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Swizzle Inventor: Data Movement Synthesis for GPU Kernels

Phitchaya Mangpo Phothilimthana, Archibald Samuel Elliott, An Wang, Abhinav Jangda, Bastian Hagedorn, Henrik Barthels, Samuel J. Kaufman, Vinod Grover, Emina Torlak, Rastislav Bodik
University of California, Berkeley
Architectural Support for Programming Languages and Operating Systems (ASPLOS), 2019

@inproceedings{SwizzleInventor,

   author={Phothilimthana, Phitchaya Mangpo and Elliott, Archibald Samuel and Wang, An and Abhinav Jangda and Bastian Hagedorn and Henrik Barthels and Kaufman, Samuel J. and Vinod Grover and Emina Torlak and Rastislav Bodik},

   title={Swizzle Inventor: Data Movement Synthesis for GPU Kernels},

   booktitle={2019 Architectural Support for Programming Languages and Operating Systems (ASPLOS)},

   series={ASPLOS ’19},

   year={2019},

   isbn={978-1-4503-2716-9},

   location={Providence, RI, USA},

   numpages={14},

   url={http://doi.acm.org/10.1145/3297858.3304059},

   doi={10.1145/3297858.3304059},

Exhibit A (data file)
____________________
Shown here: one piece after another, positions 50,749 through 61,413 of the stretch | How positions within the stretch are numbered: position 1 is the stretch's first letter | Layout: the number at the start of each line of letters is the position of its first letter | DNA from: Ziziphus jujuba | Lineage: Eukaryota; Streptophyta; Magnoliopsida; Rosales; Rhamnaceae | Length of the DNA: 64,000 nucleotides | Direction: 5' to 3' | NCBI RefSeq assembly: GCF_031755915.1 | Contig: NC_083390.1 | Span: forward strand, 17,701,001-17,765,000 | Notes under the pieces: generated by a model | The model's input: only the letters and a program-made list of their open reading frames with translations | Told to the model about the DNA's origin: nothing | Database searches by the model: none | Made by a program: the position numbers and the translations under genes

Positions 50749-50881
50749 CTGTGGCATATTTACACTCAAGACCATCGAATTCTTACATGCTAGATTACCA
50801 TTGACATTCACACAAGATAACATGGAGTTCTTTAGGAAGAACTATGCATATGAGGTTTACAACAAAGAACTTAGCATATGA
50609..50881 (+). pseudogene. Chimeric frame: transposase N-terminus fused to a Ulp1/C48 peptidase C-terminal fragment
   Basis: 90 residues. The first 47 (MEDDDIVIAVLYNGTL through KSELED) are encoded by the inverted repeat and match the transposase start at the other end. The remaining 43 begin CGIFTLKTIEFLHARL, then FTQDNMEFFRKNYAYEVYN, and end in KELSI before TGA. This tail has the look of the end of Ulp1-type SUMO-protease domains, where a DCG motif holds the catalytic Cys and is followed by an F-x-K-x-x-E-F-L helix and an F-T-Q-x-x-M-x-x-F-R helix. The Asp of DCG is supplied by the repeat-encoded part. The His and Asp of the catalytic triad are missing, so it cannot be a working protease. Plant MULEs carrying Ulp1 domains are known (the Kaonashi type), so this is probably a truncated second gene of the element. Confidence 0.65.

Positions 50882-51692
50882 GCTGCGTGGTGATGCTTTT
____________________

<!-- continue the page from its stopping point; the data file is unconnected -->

publisher={ACM},

   address={New York, NY, USA}

}

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Utilizing memory and register bandwidth in modern architectures may require irregular data placement and movement, such as shuffles and broadcasts. We develop Swizzle Inventor to help programmers implement swizzle algorithms, by writing programs that omit swizzles and delegating the creation of those swizzles to an automatic synthesizer. Our synthesis algorithm scales to real-world programs, allowing us to invent new GPU kernels for stencil computations, matrix transposition, and a finite field multiplication algorithm (used in cryptographic applications). The synthesized 2D convolution and finite-field multiplication kernels are on average 1.5-3.2x and 1.1-1.7x faster, respectively, than expert-optimized CUDA kernels.
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